Ecosystems for sale. Land prices and payments for ecosystem services in Costa Rica
In Costa Rica, policymakers know in their hearts that the time of ‘cheap’ conservation of biologically important land is gone. Conservation policy has often been a ‘shot in the dark’ when it comes to acknowledging the opportunity costs of forest conservation. In theory, knowledge of opportunity costs could help authorities calibrate payments for ecosystem services so that they provide a cost-effective incentive by compensating for opportunity costs.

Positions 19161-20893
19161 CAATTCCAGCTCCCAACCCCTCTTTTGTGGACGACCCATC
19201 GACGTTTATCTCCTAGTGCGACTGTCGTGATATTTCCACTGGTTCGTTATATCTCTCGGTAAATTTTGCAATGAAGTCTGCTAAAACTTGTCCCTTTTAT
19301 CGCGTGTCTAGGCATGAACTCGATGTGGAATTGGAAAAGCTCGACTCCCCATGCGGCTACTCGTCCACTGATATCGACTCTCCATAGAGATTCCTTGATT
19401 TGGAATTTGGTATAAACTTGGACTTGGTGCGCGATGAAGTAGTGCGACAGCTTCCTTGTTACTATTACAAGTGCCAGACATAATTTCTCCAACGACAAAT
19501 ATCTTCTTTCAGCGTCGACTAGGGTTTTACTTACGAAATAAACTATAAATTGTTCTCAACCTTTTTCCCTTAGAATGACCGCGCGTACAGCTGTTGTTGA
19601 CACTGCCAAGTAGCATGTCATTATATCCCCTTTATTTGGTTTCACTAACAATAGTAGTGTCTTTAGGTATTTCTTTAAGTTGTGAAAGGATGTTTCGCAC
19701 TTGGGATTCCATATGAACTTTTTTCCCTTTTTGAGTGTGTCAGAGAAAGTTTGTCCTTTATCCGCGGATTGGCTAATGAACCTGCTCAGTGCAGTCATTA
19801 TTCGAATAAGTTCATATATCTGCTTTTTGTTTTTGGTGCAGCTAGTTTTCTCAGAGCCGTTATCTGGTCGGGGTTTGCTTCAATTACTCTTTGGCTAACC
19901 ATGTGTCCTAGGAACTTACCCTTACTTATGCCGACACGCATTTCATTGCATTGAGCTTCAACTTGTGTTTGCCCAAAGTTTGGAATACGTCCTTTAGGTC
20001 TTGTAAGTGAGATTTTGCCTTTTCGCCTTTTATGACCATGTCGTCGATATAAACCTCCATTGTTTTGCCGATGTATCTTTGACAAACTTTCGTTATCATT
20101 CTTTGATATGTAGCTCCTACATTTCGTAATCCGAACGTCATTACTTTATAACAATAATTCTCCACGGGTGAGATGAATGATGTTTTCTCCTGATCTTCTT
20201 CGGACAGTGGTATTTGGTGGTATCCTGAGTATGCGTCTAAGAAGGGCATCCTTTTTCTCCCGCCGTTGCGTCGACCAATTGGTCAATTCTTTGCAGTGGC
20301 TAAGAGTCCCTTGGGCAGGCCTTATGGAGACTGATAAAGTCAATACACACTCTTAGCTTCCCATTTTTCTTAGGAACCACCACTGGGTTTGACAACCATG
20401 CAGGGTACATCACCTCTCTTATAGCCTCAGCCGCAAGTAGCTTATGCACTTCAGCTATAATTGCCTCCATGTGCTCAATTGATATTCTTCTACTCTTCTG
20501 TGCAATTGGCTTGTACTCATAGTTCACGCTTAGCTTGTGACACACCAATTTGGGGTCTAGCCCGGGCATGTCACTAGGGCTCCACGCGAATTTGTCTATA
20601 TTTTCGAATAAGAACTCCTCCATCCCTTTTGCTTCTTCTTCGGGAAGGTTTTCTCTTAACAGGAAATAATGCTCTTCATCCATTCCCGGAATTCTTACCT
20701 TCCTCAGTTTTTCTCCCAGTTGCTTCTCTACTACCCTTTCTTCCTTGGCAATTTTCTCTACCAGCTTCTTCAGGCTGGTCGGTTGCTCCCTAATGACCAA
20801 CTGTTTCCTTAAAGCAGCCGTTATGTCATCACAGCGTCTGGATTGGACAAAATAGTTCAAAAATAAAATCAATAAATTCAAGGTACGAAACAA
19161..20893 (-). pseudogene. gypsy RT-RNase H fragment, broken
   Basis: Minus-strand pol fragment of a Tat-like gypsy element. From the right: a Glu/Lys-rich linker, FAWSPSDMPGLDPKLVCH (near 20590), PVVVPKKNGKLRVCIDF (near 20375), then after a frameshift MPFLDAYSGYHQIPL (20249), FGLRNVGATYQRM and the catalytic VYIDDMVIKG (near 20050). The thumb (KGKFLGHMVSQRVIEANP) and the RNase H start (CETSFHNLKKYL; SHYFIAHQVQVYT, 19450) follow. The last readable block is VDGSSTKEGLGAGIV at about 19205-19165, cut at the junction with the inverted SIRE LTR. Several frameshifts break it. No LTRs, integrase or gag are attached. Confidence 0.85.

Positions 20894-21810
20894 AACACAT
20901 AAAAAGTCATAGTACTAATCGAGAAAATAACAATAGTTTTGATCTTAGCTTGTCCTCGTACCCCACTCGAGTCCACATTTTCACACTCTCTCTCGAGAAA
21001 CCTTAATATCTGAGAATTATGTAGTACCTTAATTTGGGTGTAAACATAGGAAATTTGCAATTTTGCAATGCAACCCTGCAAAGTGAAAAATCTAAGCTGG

Although different models exist to estimate opportunity costs, they tend to have limited applicability to real-time policy making. We propose using market prices for land as an initial proxy indicator for opportunity cost. Land prices are easy to understand, and in a well-functioning market should roughly represent the net present value of the benefits derived from the land over time. We show that the competitiveness of conservation policies will in future depend on a policy mix of PES acting in concert with national forest policy and local land-use regulations. However, to be effective, PES will need to complement strengthened municipal-level land-use zoning regulations, both in rural and peri-urban areas.